How Science Can Get Your Timing in the Pink

What we don’t know about timing can hurt or help us

Do you love a good behavioral science book that you can apply in your work and life? Daniel Pink is one of my favorite authors in this field. “A Whole New Mind: Why Right-Brainers Will Rule the Future” is a great encouragement to creative thinkers. “Drive: The Surprising Truth About What Motivates Us” is required reading for anyone managing anybody. (Spoiler alert: It’s autonomy, mastery and purpose that motivate — not money or fear.)

Pink’s latest is “When: The Scientific Secrets of Perfect Timing.” We use intuition or guesswork to decide when to do what, but science can show us a better way. Pink synthesizes research studies and stories to help us use timing to our advantage.

We make timing decisions constantly. There are the BIG timing questions: When should I start a family? When should I change jobs or launch my business? And then there are the dozens of daily timing questions: When should I start that new project? What’s the best time for that meeting? When should I exercise? When is lunch?

Pink’s “when-to” guide makes a great case to recognize and respect the role of timing — whether it involves which tasks to tackle first thing in our day, how to take the most refreshing nap or why synching actions with others is critical to the emergency room and the basketball court.

Here are a couple of my favorite takeaways from the book:

  • Don’t fight the funk
    Universally, each day has a peak, a trough and a rebound. Our mood and ability to focus go up throughout the morning, plunge in the afternoon and rise again later in the day. This has huge implications for what work to do during the peak and what to save for your lower-energy time. It’s also useful for when to schedule your surgery.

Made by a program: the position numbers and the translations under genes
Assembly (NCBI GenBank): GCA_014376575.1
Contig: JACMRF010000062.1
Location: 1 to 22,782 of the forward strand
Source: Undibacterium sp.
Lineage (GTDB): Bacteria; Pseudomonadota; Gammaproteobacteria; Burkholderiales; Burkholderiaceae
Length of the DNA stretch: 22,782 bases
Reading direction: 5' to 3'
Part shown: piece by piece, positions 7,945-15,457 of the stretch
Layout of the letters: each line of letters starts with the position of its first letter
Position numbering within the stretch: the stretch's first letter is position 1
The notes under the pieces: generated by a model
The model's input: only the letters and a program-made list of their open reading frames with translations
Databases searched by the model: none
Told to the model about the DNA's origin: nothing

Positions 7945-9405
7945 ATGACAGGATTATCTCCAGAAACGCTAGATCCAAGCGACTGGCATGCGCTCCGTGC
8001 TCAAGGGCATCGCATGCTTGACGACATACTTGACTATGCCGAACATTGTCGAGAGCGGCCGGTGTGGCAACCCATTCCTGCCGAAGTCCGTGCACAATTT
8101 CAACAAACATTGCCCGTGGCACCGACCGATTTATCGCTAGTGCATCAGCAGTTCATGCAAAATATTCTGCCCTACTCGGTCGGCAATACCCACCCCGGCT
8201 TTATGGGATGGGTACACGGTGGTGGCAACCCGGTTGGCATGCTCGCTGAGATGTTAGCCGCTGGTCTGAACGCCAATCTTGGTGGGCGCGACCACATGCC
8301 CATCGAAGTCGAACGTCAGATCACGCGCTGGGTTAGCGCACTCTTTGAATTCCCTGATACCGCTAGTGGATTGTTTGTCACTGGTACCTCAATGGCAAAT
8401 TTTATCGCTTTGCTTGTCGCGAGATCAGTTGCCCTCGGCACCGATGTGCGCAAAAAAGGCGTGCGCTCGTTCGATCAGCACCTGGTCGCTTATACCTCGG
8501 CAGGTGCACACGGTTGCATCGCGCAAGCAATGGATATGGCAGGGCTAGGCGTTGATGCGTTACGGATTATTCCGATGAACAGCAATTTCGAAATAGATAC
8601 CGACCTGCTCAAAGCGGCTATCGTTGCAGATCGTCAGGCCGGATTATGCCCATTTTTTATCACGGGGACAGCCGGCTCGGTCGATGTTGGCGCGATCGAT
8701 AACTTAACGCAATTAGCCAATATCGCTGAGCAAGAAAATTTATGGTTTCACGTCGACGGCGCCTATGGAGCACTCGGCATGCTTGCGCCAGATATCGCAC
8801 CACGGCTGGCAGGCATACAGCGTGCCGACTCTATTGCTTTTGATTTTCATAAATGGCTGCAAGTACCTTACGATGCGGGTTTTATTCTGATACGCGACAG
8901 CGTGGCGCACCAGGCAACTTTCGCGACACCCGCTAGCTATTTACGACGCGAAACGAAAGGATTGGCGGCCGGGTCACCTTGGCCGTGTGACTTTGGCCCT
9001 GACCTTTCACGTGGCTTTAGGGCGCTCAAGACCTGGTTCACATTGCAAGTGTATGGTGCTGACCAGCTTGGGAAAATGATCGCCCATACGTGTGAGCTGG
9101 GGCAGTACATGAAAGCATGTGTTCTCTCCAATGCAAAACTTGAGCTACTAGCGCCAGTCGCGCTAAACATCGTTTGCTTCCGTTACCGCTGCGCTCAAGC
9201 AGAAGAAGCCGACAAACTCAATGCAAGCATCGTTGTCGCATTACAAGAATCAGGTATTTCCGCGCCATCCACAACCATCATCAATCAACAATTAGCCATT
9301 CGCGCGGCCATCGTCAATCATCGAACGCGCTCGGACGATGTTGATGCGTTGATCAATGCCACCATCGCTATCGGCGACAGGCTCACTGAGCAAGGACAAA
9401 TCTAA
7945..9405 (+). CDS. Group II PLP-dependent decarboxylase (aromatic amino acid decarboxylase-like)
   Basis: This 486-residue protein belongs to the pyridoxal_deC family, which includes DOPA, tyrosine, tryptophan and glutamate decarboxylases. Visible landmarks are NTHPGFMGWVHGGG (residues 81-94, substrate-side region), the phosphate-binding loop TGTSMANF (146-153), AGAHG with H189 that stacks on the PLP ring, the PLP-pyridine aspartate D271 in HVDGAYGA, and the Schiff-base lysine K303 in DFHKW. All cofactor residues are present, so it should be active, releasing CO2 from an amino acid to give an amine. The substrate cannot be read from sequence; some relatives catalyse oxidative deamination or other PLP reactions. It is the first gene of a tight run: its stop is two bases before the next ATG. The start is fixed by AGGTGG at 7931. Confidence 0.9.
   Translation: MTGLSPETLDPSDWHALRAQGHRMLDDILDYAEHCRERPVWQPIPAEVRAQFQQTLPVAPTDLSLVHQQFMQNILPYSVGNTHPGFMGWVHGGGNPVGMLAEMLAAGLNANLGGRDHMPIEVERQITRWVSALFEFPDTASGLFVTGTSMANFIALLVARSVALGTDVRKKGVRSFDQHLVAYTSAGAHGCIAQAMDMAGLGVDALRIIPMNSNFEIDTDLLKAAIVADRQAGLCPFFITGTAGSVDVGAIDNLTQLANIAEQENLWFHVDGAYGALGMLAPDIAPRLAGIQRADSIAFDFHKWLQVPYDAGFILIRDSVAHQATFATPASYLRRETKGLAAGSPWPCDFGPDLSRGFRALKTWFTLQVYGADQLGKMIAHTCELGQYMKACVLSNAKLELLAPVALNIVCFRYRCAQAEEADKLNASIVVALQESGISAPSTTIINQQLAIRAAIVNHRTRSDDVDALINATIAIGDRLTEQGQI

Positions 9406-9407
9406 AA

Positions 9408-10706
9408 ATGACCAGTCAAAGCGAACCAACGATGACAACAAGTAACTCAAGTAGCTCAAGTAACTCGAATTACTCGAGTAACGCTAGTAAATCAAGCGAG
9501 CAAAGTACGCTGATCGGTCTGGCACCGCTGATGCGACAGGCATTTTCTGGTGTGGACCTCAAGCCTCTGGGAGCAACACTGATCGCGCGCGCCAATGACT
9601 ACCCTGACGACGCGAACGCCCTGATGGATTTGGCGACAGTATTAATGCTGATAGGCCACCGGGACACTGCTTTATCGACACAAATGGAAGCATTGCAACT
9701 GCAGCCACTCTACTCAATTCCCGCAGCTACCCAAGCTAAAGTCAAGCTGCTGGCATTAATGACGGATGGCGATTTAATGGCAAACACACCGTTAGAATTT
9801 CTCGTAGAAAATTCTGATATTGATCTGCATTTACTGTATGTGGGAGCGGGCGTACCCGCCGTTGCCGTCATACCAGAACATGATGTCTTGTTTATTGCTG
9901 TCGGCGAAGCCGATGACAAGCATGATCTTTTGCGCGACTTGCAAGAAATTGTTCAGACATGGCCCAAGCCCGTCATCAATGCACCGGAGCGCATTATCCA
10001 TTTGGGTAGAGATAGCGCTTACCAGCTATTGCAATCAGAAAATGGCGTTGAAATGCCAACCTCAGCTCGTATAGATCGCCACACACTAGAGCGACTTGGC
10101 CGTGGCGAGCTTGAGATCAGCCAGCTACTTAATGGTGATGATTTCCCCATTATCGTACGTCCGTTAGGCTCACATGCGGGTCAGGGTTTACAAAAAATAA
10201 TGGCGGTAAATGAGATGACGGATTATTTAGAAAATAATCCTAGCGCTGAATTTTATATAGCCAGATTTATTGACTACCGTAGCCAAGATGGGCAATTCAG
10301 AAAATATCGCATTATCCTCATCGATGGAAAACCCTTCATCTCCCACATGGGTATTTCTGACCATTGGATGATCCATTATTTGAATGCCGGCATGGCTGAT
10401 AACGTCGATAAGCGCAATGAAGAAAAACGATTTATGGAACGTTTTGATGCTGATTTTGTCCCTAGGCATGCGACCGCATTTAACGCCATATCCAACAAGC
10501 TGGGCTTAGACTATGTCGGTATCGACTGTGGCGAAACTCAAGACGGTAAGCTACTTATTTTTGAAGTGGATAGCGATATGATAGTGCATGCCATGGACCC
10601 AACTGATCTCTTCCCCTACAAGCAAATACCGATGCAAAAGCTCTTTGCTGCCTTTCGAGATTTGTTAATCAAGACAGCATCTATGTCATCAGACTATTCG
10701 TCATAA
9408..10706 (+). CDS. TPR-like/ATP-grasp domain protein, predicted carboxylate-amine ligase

• Lunch is the most important meal of the day
    The evidence supporting breakfast as the most important meal of the day is based on correlation verses causation. But taking a decent lunch break has proven advantages for overcoming the midday trough. Wolfing down a sandwich at your desk will not do it. To deal with the stress and exhaustion for the remainder of the day and be productive, you need to detach from your work physically and emotionally. (Lunch is for everybody, not just wimps!)
  • Respect the middle
    Our lives, our projects, our vacations have a beginning, an end — and a middle. Pink says midpoints are peculiar in that they can create a slump or a spark. A study of project teams revealed that they don’t make steady progress toward the goal. Rather, they tend to accomplish very little until they hit the halfway point from the deadline. He calls it the “uh-oh effect”: when teams kick into gear in the middle and get the work done. Very useful to know for your next project.

These examples just scratch the surface. I highly recommend Pink’s book if you want to better organize your day and your projects. Plus, the insights on timing can help us sync up with what makes life rich and rewarding.

We’d love to hear what discoveries you’ve made about the importance of timing!



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